"There's always a few people left over from the Black Sabbath concert, man."
- George Carlin, referring to the audience on his "On the Road" album
My long, rambling thoughts about the upcoming Black Sabbath album:
1) So Black Sabbath is FINALLY releasing a new studio album in June 2013. This is going to be the first full-length studio album released under the name "Black Sabbath" since 1995, and the first full-length studio album with Ozzy since the 70s. They announced plans for it on 11/11/11. (Nope, albums are no longer done in a matter of weeks like they were in the olden days.)
2) I have been an avid Black Sabbath fan since I was about 13. My level of Sabbath knowledge is right up there with my level of Carlin knowledge. I own every Black Sabbath album, from all line-ups. And I'll buy this one too, because not only do I like buying and listening to the newer works of artists I've come to know and love, but from the sounds and production process of it all it does sound like it will be a well-done product.
3) However, I'm reminding myself that this new album is NOT necessarily going to change my life, or suddenly become my favorite. I'm convinced that this sort of expectation is why most people end up disliking "reunion" albums, or for that matter movie sequels/prequels, etc. If you've been loving an album or movie for 20+ years, you've growth *with* it, and develop a certain affinity for it. That feeling doesn't happen when you listen to something for the first time, especially when you also have prior expectations of what it should be like. So I think expecting the new product to change your life in one month in the same way the other did over a period of 20 years, is setting yourself up for a let-down.
4) Some fans are pissed that original drummer Bill Ward has decided to not be a part of this. If there's one thing I'm used to by now as a Black Sabbath fan, it's line-up changes, so personally I'm not all that phased. He bowed out due to not being happy with the contractual obligations. I don't know what those were in detail, but I can make some guesses. The business of paying band members often comes down the mathematics of risk analysis: if people are still likely to buy tickets to see a band even if member "X" was replaced by somebody else, but won't buy tickets if member "Y" is not going to be on stage, then "Y" gets a bigger percentage of the pay than "X". The sad reality is that when you do the number crunching, drummers of reunion bands more often than not get a smaller cut than singers and lead guitarists do. This would hardly be the first time that Sharon Osbourne screwed Bill Ward out of a deal (this is the same woman who sent him a fax around 1997 to say his "services" were "not required" for the first Ozzfest reunion).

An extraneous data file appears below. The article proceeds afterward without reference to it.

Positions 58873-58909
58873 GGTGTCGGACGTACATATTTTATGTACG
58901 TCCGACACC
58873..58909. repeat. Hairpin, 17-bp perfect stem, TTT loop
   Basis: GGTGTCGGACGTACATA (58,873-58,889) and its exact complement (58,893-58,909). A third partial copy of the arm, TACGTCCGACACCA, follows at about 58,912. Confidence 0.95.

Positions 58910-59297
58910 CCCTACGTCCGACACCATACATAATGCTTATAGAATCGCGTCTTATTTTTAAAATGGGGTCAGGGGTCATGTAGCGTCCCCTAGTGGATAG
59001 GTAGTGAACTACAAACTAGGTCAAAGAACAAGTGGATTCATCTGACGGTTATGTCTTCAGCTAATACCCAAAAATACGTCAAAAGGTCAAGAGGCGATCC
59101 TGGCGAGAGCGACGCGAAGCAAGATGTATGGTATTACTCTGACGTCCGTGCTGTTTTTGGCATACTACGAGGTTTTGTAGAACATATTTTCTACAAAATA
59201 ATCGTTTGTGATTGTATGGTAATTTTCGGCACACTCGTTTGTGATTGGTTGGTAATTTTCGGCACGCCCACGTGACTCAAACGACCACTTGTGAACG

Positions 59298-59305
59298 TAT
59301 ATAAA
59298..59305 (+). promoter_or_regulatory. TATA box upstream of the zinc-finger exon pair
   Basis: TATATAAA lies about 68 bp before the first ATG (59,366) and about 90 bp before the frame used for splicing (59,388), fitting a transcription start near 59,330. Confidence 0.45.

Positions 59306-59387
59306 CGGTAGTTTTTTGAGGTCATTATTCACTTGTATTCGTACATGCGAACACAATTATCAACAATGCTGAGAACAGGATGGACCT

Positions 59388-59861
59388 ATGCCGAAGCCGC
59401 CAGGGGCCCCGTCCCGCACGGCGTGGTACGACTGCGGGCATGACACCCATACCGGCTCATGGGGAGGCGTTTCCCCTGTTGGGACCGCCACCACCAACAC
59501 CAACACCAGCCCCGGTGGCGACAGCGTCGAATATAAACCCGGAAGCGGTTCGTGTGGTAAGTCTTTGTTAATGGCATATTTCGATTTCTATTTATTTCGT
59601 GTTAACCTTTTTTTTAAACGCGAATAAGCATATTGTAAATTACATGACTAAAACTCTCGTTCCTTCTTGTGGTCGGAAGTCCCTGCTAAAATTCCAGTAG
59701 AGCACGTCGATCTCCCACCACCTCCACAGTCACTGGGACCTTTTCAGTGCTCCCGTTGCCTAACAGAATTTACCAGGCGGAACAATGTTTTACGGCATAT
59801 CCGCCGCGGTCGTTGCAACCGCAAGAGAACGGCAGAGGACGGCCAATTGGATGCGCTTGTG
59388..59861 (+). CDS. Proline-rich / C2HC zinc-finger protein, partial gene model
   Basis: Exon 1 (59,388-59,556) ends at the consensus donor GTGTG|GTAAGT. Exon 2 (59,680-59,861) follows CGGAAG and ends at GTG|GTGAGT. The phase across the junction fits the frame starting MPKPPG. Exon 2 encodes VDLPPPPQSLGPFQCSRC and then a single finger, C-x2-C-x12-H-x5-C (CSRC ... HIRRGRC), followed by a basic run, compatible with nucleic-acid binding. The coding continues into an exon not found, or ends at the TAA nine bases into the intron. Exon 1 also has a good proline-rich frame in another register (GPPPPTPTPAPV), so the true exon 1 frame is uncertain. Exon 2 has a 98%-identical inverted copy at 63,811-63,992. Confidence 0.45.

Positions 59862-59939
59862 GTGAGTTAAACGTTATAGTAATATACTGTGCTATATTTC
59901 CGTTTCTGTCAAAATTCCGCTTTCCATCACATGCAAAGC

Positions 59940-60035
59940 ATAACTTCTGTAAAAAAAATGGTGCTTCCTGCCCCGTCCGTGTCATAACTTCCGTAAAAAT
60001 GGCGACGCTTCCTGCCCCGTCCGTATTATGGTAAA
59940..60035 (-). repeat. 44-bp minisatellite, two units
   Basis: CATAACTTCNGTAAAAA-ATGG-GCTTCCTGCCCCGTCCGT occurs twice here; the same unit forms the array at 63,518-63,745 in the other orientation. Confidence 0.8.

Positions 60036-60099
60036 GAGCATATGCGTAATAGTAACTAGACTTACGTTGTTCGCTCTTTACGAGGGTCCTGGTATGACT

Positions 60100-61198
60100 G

5) And one last thing: They keep calling this a "reunion" in the press releases. Bill Ward or no Bill Ward, how is this a sudden "reunion" if the three of them have been playing off and on together again since 1997? This "reunion" has been going on longer than their original time together! So that part's not exactly news!